Phase one: 400 BC
Wandlebury Iron Age hill fort occupies a prominent position below the crest on the south-facing slope of Gog Magog Hill. Although Neolithic and bronze age hill-top occupation is known from finds of pottery and stone artefacts, the form of the settlement is unclear. However, in the 5th century BC one settlement concentrated on what is now the southern third of Varley’s Field, where large groups of storage pits were cut into the chalk bedrock, over an area of at least 150 square metres.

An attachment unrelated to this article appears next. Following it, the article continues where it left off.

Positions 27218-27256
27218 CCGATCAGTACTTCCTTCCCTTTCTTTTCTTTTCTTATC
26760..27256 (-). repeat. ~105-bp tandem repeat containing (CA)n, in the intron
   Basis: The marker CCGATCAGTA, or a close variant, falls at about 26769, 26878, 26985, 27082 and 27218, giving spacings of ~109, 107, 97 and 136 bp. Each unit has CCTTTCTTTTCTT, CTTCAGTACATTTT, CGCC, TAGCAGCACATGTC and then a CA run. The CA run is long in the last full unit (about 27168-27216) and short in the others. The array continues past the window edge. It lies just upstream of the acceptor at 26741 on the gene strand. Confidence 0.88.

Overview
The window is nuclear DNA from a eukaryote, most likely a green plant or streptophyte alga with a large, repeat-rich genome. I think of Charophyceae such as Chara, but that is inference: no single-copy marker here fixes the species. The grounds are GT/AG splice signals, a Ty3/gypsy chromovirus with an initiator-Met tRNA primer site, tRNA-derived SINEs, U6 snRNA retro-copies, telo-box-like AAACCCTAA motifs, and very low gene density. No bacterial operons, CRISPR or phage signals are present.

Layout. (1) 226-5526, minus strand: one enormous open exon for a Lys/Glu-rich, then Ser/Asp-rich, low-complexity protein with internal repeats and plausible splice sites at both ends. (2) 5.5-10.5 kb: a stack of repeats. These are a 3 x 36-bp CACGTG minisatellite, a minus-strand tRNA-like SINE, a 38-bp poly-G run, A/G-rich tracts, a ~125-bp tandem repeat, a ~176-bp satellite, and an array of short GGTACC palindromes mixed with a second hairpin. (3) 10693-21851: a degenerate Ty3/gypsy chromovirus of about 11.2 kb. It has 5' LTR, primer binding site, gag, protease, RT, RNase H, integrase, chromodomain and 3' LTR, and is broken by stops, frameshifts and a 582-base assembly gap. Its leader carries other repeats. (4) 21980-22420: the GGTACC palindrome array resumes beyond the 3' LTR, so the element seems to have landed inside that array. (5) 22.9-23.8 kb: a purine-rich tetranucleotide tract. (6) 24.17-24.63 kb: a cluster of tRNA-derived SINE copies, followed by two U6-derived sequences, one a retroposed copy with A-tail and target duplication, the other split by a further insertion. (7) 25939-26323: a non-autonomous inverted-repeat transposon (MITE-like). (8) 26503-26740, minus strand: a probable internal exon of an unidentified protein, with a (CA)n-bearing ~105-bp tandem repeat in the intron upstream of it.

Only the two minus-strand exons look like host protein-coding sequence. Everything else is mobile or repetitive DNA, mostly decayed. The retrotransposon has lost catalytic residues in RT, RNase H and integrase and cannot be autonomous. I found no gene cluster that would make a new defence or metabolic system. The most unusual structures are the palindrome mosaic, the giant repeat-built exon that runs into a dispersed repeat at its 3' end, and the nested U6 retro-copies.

Around 400 BC the first hill fort was constructed, cutting through the earlier settlement, which appears to have continued both outside and inside the rampart. The hill fort consisted of a substantial outer ditch and an inner rampart bank of chalk rubble and soil, enclosing a circular area of about 6 hectares. Archaeological surveys suggest that there was a major entranceway to the east. This display of earthmoving and enclosure signifies both a centralised control of local human resources, and a powerful stronghold following a tradition widely seen across northwestern Europe at this time.